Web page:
Abstract: Aggregation state significantly influences the transport characteristics of fine sediments. While research has documented the presence of mud aggregates in multiple coastal and estuarine environments, bed aggregates are largely absent from numerical models used to predict cohesive sediment transport. The U.S. Army Corps of Engineers (USACE) is conducting studies to evaluate the impact muddy bed aggregates have on sediment management issues, and how to account for aggregates in numerical models. In this study, physical properties associated with cohesive behavior were evaluated to determine if they could be used as predictors for bed aggregate production, size, and durability. Results showed that aggregates were consistently produced in cohesive sediments, and that median aggregate size was ~10-450x larger than the disaggregated sediment. Clay content had strong correlation with relative aggregate size, though statistically significant correlations were also found with sand content, water content, and density. Durability testing indicated that aggregate break-up followed exponential models, and that in limited instances, rates of break-up correlated with organic content.
  • Development of a HEC-RAS Sediment Model for the Chippewa River, Wisconsin for Use in Predicting Future Dredging Activities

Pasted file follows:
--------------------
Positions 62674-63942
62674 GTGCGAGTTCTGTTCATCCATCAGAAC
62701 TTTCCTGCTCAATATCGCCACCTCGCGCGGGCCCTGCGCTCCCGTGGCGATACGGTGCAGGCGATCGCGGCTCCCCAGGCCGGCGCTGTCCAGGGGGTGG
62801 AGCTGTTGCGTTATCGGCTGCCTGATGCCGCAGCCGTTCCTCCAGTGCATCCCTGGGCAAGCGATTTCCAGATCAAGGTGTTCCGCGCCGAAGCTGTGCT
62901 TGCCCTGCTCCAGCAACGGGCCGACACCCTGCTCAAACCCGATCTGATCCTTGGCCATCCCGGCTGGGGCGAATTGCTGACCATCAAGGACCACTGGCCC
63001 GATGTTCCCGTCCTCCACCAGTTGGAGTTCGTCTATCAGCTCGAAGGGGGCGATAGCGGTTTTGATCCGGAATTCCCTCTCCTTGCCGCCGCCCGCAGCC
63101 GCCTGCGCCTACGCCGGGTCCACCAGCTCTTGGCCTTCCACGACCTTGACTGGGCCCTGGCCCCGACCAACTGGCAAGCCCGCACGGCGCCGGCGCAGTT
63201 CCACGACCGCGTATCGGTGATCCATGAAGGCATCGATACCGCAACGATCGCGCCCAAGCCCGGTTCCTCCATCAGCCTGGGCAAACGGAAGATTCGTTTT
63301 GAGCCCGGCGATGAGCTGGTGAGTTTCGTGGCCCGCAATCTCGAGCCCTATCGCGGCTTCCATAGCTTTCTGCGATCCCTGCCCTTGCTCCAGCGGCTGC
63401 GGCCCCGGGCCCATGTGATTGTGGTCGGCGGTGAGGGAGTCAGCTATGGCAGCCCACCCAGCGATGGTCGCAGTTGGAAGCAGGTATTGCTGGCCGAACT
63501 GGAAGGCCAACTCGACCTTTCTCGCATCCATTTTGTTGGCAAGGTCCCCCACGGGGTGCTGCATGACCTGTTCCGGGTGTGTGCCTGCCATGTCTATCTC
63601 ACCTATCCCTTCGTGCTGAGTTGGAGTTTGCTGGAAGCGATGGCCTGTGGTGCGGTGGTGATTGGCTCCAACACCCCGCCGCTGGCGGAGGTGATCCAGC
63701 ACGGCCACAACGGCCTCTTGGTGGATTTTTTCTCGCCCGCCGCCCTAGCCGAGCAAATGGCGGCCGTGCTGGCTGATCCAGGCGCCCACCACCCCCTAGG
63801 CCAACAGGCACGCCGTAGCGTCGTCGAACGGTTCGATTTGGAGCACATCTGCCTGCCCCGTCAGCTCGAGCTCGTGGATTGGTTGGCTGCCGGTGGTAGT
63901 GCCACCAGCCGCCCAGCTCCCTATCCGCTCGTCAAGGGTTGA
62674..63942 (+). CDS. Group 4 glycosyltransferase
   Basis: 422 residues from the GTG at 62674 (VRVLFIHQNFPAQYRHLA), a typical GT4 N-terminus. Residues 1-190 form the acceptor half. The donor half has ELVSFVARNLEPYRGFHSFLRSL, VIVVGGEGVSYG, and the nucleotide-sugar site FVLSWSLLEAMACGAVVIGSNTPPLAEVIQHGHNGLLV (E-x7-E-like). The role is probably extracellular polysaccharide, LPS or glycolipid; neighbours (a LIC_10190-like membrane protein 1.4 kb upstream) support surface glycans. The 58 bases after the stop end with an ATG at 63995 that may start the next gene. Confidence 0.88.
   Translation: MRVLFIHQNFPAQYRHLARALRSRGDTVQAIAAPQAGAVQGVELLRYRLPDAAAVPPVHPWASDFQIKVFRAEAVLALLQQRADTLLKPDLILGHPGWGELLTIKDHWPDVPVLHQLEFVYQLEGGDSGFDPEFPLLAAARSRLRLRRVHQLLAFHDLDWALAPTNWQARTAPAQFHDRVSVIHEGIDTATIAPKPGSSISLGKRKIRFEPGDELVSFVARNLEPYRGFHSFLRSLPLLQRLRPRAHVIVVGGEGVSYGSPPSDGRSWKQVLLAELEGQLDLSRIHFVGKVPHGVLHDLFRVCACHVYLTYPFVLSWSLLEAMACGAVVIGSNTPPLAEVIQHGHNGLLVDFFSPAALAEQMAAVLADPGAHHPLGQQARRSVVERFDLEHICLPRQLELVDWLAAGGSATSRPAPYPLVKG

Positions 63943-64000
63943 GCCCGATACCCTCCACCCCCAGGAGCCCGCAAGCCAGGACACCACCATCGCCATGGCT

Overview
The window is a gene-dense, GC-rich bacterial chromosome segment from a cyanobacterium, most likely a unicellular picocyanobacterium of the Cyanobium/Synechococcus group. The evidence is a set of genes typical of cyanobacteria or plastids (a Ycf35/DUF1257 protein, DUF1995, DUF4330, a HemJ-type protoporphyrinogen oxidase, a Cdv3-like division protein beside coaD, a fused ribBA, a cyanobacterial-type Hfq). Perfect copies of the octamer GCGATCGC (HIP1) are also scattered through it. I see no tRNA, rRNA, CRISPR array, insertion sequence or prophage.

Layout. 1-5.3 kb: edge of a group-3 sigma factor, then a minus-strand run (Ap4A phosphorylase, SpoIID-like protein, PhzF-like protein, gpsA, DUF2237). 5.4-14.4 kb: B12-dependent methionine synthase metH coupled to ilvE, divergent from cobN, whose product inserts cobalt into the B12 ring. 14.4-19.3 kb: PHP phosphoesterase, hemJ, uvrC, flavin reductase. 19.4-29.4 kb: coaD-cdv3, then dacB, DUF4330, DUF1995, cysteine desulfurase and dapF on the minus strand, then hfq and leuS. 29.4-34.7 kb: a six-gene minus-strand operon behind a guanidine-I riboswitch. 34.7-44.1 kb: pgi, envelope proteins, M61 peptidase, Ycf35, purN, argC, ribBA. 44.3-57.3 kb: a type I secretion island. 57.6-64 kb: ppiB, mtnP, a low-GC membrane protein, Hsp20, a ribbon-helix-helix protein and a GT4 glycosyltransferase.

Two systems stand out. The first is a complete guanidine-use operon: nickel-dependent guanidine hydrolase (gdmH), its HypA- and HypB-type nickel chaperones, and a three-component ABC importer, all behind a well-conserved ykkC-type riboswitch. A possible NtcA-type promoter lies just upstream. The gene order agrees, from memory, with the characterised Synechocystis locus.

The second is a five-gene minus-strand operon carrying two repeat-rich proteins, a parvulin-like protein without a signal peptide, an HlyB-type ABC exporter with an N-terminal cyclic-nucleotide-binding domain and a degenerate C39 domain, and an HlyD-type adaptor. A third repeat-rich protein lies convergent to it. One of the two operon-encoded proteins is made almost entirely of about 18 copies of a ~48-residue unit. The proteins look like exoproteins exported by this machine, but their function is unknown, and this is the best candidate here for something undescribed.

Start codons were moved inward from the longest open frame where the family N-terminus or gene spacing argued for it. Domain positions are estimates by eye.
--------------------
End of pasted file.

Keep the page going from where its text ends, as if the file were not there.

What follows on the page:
Purpose: This U.S. Army Corps of Engineers (USACE) Regional Sediment Management Technical Note (RSM-TN) describes the process of constructing and calibrating a sediment model that utilizes recent sediment data collection efforts performed by the U.S. Army Engineer Research and Development Center – Coastal and Hydraulics Laboratory (ERDC-CHL) and the U.S. Geological Survey (USGS) along the Chippewa River in Wisconsin. A USACE Institute for Water Resources (IWR), Hydrologic Engineering Center, River Analysis System (HEC-RAS, version 5.0.7) unsteady flow sediment model was developed to perform a continuous simulation of bed-load and suspended load transport and dredging operations through the Chippewa River and Lower Pool 4 of the Upper Mississippi River navigation channel. The resulting model developed through this effort can be useful in forecasting future channel maintenance needs through this reach of river.
  • Hydrodynamic and Sediment Transport Modeling for James River Dredged Material Management